Selina Margaret O'Halloran, nee Ollington, died on 17 October 1905 in Irishtown, Tasmania.27


An old and respected resident of Irish Town, in the person of Mrs Patrick O'Halloran, passed away on Tuesday af noon, after a. short but very painful illness. Mrs O'Halloran was taken ill on the previous Tuesday, and up till that date was in her usual health, so her death was painfully sudden. Drs. Muir, of Wynyard, and Gregg, of Stanley^ performed an operation on the deceas ed a few days ago, but without any good result, and gradually sinking, she passed away as stated. The deceased had been -a resident of Irish Town for a great number of years, and was well spoken of by all with whom she came into contact. A widower and seven children, the eldest of whom is about seventeen, are left to mourn their loss.28

Martin O'Halloran married Daisy Maud Young on 5 September 1906 in Irishtown, Tasmania.29 Daisy was the daughter of Benjamin Young as reported in their marriage notification.

O'HALLORAN—YOUNG.— On September 5, at the residence of the bride's mother, 'Westview,' Irishtown, by Rev G; W. Ratten, rector of Stanley, Martin, second youngest son of the late P. O' Halloran, Irishtown, to (Daisy) Maud, only surviving daughter of the late Benjamin Young, of Latrobe, late of Bleadon West, on Super-Mare, Somersetshire, England.30

Edward Laurence O'Halloran, the youngest of Patrick and Bridget's children, married Ann Bridget Carroll on 1 July 1913 in Stanley, Tasmania.31 Ann was born on 20 March 1891 in Stanley, Tasmania, the daughter of Dennis Patrick Carroll and Ann Ennis.32 Edward and Ann had four children that have been traced.

Bridget O'Halloran, nee Martin, the wife of Patrick O'Halloran Snr. died on 29 May 1914 in Flowerdale, Tasmania.33

At 2 o'clock on Friday morning an old resident of Irish Town, Mrs O'Halloran, sen., passed away at her residence. Mrs O'Halloran was well known, and was by her genial manner a general favorite. Deceased had been ailing for some time, and her death came as a great shock. She retired as usual on Wednesday night, and on Thursday morning took a serious turn, causing her relatives and friends grave anxiety. Deceased, who was 78 years of age, was born in the County of Galway, in Ireland, and has been in the Circular Head district about sixty years. She leaves a grown up family of five sons and two daughters, for whom the deepest sympathy is felt. The funeral took place on Saturday, in the Roman Catholic cemetery, Rev. Father McNally conducting the service. The pall-bearers were Messrs. H. G. Spicer and H. F. Ford, of Stanley, and Messrs. W. J. Reid and Robt. Kay of Irish Town. The cortege was the largest ever seen in this district, showing the respect in which the deceased lady was held.34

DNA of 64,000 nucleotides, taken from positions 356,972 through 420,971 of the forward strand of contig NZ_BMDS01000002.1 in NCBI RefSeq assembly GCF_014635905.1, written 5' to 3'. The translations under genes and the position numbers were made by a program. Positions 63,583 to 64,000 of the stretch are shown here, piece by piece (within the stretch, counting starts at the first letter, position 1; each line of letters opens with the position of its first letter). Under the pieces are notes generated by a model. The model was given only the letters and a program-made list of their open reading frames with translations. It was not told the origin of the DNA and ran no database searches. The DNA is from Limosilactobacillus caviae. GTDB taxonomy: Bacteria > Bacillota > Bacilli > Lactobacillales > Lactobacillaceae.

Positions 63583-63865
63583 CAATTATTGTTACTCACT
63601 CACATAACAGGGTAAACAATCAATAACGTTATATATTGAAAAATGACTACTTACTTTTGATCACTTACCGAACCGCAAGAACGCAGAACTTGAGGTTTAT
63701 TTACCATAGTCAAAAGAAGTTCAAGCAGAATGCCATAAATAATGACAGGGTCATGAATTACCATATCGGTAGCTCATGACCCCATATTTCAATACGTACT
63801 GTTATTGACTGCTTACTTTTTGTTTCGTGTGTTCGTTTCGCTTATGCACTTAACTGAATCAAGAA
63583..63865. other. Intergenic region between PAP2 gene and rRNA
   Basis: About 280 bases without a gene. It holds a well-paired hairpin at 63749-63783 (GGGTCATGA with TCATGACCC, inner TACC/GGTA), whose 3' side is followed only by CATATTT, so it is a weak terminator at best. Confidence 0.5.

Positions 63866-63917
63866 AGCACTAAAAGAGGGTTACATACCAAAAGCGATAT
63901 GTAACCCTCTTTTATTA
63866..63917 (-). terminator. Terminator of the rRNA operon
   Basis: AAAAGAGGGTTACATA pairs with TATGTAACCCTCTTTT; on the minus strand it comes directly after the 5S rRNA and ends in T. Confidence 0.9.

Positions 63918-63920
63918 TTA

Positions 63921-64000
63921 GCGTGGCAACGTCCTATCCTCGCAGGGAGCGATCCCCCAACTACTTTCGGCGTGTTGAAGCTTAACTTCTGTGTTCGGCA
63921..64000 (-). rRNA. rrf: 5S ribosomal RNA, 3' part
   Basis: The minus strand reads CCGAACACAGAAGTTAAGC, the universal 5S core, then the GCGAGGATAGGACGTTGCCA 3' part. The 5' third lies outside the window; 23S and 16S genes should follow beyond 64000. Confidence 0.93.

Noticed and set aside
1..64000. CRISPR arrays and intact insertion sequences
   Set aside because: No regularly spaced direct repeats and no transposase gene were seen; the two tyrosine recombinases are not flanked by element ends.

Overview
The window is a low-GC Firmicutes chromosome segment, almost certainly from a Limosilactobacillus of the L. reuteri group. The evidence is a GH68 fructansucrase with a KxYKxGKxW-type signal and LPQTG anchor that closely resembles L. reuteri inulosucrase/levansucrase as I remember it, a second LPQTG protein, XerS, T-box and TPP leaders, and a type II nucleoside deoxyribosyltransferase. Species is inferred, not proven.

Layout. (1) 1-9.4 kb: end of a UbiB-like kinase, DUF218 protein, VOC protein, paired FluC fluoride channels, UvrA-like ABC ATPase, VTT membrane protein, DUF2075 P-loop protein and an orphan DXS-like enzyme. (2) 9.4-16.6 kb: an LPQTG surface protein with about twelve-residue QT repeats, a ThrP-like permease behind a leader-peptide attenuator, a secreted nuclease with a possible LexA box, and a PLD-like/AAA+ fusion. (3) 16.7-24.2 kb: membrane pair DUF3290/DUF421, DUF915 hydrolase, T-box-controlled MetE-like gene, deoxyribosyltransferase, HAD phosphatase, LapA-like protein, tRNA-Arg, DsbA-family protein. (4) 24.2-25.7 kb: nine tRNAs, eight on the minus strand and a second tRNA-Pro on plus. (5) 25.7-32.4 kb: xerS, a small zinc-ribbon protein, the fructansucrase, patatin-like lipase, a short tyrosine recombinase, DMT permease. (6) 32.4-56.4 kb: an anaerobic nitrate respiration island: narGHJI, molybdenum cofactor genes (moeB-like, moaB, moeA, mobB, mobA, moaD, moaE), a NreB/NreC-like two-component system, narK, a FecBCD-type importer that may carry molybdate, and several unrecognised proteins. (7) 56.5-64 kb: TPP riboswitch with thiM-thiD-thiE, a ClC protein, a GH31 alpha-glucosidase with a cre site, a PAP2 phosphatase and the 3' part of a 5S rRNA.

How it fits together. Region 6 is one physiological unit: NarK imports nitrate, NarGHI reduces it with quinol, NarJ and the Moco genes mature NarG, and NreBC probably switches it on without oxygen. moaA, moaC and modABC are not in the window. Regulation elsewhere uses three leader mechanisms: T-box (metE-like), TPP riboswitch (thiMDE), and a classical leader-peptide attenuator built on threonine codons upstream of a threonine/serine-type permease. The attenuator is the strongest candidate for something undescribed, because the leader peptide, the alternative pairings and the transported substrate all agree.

Mary Anne O'Halloran, nee Medwin, the wife of Thomas O'Halloran, died on 22 February 1920 in Irishtown, Tasmania.35


At midnight on Saturday there passed away, after a long and painful illness, Mrs. Thos. O'Halloran, sen. The deceased lady was a very old resident of the district, and was very highly respected by all. Her many kindly acts endeared her to all who knew her. She leaves a husband, three sons, and three daughters to mourn their loss. One son and one daughter are married. Although the deceased lady had been seriously ill for nearly three gears, her indomitable will had prevented her taking to her bed until a week ago.36

John O'Halloran may be the individual of that name who died on 17 September 1923 in Wynyard.37 No associated death notice has been found to confirm the suggestion. What is verifiable from newspaper reports is the death of Patrick and Bridget's daughter Bridget O'Halloran who never married on 24 January 1925 in Flowerdale, Tasmania.38

O'HALLORAN.-On January 24th, at the residence of her sister, Mrs. D. Berechree, Flowerdale, Bridget, daughter of Mr. and Mrs. Patrick O'Halloran, Irishtown; aged 54 years. 39

Michael O'Halloran, from later representations, married Ellen Harvey, but the event has not been located as yet. Ellen Harvey was born on 10 November 1865 in the Horton district, the daughter of Cornelius Harvey and Bridget Moran.40 Michael and Ellen had three children. Michael O'Halloran died on 10 December 1932 in Irishtown, Tasmania.

Mr. Michael O'Halloran,

The death occurred at his residence. Irishtown, on Saturday afternoon, of Michael O'Halloran, an old resident of the district. Mr. O'Halloran was born at Irishtown 69 years ago, and was the fourth son of the late Mr. and Patrick O 'Halloran, pioneers of Irish town. He had been in failing health for the past year or so. Throughout his life Mr. O'Halloran's straightforward and honorable character and his faithfulness in friendship endeared him to all with whom he came into contact.

In his early days he was a prominent cricketer, and was recognised as the fastest bowler who had ever played in Circular Head. For many years he captained the Irishtown cricket team, which was then well known for its invincibility among Tasmanian country clubs, and his never-failing good temper was a big factor in the team's success. He is survived by four brothers-Messrs. Patrick, Thomas, Edward and Mr. Martin O'Halloran (Irish town)-and Mrs. Dan. Berechree, of Boat Harbor, is a sister. Mr. O'Halloran married Miss Ellen Harvey, who survives him, and he leaves a family of three-Mrs. E. Dabner, Miss Lila O'Halloran-and Mr. Con. O'Halloran (Irishtown).